Little Lessons Learned In India
// February 20th, 2013 // Blog
I recently spent a week in a dusty, little village in Gujarat, India, getting to know a small fraction of my husband's very large family. The last time I visited the subcontinent I was on the cusp of adolescence. A whole life time has passed in between, during which my relationship with Islam and my own cultural heritage has continuously evolved, to the extent that I have come to appreciate many of the same customs that I reviled not so long ago. I guess marrying an Indian will do that to you.
Here are a few little lessons that my trip taught me about a religion and a people whom I thought I already knew:
1) Making wuḍūʼ for every prayer can become a necessary Sunnah.
Living in cool climes, washing yourself with cold water multiple times a day can be a challenge, especially when you don't feel physically unclean. The dust and heat of India meant that with every prayer I was looking forward to the special kind of refreshment that came with making wuḍūʼ. The increased khushoo I experienced during and after the prayer made me appreciate a Sunnah that I usually neglect.
2) Folding the prayer mat finally makes sense.
I have never understood the odd, unverified explanations behind the practice of folding over the corner of unused prayer mats (which is why my own masalla lays unfurled on my bedroom floor as I type). But the custom made a bit more sense to me whilst staying at my in-laws' house. It is open-plan, and most of the doors and windows are left open throughout the day to allow the air to flow. But with the breeze came the dust: an exposed prayer mat would quickly gather a visible layer of the stuff, thus defeating the object of praying on a mat to begin with. One dim light bulb moment later, I realised that folding the mat over would keep it clean in between uses. Kind of obvious, I guess, but I never had to think it through all these years, living in a sealed terraced house surrounded by concrete jungle.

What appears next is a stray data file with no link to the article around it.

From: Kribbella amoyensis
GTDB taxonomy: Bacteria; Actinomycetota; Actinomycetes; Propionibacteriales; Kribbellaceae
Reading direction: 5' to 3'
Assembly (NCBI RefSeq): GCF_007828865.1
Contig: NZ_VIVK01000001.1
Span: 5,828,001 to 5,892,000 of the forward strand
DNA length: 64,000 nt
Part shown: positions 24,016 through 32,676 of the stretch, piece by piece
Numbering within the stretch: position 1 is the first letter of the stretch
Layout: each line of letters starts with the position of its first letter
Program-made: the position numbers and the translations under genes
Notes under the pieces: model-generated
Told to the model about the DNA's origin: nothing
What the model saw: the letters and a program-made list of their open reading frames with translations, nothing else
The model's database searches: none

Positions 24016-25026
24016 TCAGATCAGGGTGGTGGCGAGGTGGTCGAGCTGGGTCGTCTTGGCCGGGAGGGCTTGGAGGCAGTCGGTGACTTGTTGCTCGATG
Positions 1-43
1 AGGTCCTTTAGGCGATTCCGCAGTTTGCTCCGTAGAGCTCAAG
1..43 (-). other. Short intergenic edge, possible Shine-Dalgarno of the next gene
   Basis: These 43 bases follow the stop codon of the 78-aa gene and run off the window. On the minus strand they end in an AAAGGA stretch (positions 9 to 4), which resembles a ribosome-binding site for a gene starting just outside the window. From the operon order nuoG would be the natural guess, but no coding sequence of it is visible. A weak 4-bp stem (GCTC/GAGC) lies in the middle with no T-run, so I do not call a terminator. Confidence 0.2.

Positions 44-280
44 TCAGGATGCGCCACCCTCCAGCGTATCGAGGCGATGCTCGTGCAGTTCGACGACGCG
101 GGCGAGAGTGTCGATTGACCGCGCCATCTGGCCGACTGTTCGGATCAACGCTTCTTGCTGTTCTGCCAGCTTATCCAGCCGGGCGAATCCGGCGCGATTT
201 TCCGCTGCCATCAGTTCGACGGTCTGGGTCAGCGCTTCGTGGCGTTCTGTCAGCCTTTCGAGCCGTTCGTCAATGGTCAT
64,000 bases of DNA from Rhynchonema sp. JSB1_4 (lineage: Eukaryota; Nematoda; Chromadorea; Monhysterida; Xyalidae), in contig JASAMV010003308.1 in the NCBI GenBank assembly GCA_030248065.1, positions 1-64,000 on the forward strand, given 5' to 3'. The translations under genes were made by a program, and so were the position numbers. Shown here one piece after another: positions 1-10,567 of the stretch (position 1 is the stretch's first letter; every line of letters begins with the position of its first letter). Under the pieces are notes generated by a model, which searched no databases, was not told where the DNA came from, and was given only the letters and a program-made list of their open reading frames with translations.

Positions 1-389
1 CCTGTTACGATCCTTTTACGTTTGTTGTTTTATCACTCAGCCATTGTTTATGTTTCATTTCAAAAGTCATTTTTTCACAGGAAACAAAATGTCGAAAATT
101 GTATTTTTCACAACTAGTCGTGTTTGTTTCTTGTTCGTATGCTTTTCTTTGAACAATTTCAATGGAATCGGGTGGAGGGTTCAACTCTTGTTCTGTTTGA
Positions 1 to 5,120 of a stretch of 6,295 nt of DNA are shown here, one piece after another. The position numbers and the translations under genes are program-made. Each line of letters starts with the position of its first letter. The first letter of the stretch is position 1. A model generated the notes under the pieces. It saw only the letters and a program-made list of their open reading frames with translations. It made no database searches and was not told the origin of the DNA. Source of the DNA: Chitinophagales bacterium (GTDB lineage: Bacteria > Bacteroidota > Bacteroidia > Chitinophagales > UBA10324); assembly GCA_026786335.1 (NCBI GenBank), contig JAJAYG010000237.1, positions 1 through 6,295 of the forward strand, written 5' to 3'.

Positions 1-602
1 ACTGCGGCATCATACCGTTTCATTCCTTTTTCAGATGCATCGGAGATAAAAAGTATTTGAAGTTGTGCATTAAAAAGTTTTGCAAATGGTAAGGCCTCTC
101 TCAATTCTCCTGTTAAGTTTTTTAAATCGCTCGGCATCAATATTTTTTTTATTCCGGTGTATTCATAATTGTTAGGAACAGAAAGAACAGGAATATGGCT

3) Feet are meant to be dirty. Deal with it!
Feet walk on the floor; the floor is always covered in dust, even after multiple sweepings. Yes, it does not feel nice on your soles after you've washed them so carefully. But if you don't accept the dirt as inevitable, you will go mad. Other than making me less of a princess, this experience also helped me to understand why the positioning of feet has reached a level of significance in certain cultures. For example, the practice of not sitting with your feet facing the Qibla. Who knew dust was so educational?
4) Muslims don't hate dogs.
Not all Muslims, at any road. There are stray dogs all over rural India, both in the villages and the towns. This came as quite a surprise as I don't remember seeing any when I visited Mumbai as a child (I do remember the giant rats though, ngggh). A few were a bit mangy, but on the whole they looked plump and healthy. Yes, Muslims consider dogs to be unclean animals, and none of the houses I went to kept them as pets. But every Muslim village I visited had its fair share of canine residents. There are even a couple who frequent my in-laws' dairy farm. The mutts and humans seem to have developed a relationship of tolerance, both keeping to themselves, not getting in each others way. I do suspect, however, that the dogs have claimed the roads: they lie so comfortably on the narrow roadsides, completely indifferent to the hundreds of rickshaws speeding by within an inch of their paws!
It's amazing how much one can learn during such a short trip. I only spent a week in India, but in a way I feel like I am still traveling; navigating the deep, sometimes murky waters of my heritage. Here's to a smooth journey ahead.